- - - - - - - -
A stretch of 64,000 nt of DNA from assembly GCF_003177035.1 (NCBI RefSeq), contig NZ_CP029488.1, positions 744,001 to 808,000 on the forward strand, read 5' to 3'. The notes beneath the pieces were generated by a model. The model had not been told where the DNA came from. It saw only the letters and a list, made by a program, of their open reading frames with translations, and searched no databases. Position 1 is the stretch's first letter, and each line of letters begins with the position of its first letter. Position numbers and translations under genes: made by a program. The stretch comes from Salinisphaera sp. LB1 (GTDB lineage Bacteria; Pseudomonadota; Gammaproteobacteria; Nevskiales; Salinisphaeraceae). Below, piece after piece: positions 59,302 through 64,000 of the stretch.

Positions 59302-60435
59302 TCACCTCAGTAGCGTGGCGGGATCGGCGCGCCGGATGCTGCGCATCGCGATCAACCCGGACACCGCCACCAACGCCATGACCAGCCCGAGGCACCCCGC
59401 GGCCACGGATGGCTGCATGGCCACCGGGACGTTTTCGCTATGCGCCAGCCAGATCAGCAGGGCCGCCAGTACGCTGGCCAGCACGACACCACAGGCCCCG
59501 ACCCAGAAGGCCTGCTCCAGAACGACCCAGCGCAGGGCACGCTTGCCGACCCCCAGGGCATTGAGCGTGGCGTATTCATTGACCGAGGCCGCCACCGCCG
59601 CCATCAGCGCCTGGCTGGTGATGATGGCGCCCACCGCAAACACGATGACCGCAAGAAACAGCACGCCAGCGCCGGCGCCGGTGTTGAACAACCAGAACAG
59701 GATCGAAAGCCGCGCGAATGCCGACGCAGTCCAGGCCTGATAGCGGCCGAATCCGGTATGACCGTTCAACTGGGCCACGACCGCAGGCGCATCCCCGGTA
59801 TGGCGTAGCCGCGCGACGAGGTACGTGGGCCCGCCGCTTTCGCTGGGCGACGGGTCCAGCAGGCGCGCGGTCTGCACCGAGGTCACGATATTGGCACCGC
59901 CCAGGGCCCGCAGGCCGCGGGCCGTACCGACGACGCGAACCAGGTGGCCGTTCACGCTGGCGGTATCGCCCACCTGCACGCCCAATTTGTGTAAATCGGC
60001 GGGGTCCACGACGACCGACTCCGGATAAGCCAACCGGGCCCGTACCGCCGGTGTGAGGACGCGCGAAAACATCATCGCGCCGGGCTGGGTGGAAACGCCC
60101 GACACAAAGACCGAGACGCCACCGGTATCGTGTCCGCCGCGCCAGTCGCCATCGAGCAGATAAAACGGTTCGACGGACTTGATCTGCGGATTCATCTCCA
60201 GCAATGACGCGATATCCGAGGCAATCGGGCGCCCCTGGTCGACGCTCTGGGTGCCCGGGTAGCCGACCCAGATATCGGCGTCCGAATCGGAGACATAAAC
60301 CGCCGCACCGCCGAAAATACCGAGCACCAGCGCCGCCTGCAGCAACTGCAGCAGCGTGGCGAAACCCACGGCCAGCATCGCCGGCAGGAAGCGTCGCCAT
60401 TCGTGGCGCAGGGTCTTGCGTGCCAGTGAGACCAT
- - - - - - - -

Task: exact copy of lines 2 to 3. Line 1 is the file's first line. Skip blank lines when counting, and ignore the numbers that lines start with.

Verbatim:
Positions 59302-60435
59302 TCACCTCAGTAGCGTGGCGGGATCGGCGCGCCGGATGCTGCGCATCGCGATCAACCCGGACACCGCCACCAACGCCATGACCAGCCCGAGGCACCCCGC